There's a lot of lingo in CancerLand that sounds scarier than what it is. I had "adjuvant therapy" after my chemo and radiation. It just means they give you something after your initial treatment to help bolster the effectiveness of that treatment. Here's how the Mayo Clinic, on of the US's big cancer centers,  defines it.

 

My biomarker testing took about 3 weeks until we had results. My cancer center started treatment before we had the test results, based on protocols established by the National Comprehensive Cancer Network, or NCCN. 

Try not to let your mind take you to the dark places-- yes, this is scary, but by learning about it you can diminish your fears. 

Karen

 

 

Hi Karen, I have yet to be assigned an oncologist, I just spoke with my surgeon to date. He said he referred me now to oncology and I understood they have 2 oncologists who are lung cancer focussed at the BC Cancer Agency here in Vancouver. I am not sure how good they are there but seems treatments are standard. I believe one of those lung oncologists will talk to me soonish and explain their plan for chemo. Today I received a scary stage T3 N2 but no mutations results yet. Having been told I have 2.7cm on CT  earlier, today I was stunned they say the pathology report measured 5 cm tumour. Despite one node being positive, they assigned N2, which seems some do given the node was in aorta pulmonary level 5 AP window. This seems to place me in stage 3D 😭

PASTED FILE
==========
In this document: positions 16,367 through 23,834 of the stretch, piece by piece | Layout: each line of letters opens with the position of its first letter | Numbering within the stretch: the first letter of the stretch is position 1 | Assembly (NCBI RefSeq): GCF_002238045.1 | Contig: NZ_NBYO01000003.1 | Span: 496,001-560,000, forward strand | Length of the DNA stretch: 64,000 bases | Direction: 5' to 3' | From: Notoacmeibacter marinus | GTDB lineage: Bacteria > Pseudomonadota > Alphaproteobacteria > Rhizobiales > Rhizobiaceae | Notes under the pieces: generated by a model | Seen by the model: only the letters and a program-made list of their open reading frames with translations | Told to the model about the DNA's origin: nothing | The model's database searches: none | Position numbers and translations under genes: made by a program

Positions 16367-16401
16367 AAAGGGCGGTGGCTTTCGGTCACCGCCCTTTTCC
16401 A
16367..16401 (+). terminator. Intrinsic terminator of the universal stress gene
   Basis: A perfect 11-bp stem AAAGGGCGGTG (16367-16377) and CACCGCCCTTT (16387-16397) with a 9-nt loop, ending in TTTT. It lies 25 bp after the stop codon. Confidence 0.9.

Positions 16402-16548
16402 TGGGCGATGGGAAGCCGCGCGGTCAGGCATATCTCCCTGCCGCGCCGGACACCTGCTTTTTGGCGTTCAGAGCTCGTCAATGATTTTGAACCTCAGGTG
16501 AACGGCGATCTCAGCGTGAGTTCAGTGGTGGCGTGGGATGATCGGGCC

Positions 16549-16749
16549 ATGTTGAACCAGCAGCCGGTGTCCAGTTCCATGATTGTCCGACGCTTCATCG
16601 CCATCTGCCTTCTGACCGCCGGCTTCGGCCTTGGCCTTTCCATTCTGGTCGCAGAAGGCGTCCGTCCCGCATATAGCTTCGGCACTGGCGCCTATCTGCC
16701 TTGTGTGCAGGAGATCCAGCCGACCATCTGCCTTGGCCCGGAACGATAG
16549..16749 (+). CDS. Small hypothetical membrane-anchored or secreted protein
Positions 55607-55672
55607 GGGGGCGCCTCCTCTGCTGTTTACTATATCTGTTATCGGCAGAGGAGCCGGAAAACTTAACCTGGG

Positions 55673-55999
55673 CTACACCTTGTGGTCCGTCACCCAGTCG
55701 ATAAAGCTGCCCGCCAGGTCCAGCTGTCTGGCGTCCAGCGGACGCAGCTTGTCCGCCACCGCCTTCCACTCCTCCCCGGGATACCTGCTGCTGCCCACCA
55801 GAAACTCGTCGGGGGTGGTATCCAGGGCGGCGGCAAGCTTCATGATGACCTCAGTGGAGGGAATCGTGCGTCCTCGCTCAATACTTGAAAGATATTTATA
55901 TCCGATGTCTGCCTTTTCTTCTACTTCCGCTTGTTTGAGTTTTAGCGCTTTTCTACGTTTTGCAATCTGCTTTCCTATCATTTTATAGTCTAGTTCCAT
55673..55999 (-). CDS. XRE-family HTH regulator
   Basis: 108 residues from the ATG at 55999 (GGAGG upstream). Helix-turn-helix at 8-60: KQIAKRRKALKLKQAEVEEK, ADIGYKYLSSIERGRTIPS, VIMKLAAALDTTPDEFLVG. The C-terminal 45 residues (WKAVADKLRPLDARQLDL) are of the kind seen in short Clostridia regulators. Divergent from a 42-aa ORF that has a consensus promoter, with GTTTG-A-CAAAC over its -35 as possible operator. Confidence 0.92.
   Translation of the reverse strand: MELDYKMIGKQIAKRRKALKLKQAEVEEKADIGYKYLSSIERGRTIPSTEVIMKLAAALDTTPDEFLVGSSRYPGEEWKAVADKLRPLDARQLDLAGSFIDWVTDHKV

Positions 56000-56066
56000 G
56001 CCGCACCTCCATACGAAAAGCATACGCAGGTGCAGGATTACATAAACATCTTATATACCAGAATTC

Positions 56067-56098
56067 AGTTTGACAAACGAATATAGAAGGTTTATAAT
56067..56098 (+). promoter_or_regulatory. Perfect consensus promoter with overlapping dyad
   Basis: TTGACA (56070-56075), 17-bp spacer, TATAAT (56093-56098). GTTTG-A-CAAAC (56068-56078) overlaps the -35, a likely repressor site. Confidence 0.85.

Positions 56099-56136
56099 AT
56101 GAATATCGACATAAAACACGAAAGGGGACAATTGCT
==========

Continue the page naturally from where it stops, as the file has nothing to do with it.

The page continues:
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I'm so glad you've been referred to lung oncologists! There are definitely protocols in place for treatments, especially now that so much is known about biomarkers. I have found the NCCN guidelines for treatment to be fascinating. 

I understand the scared feelings. I was initially staged at 3A, T2b-4.5cm N2 M0. Quite the shocker for never having smoked and having no real symptoms but a pesky little cough. Sounds like you already know a lot, but here's info I found helpful about understanding my staging.

Keep us posted!

Karen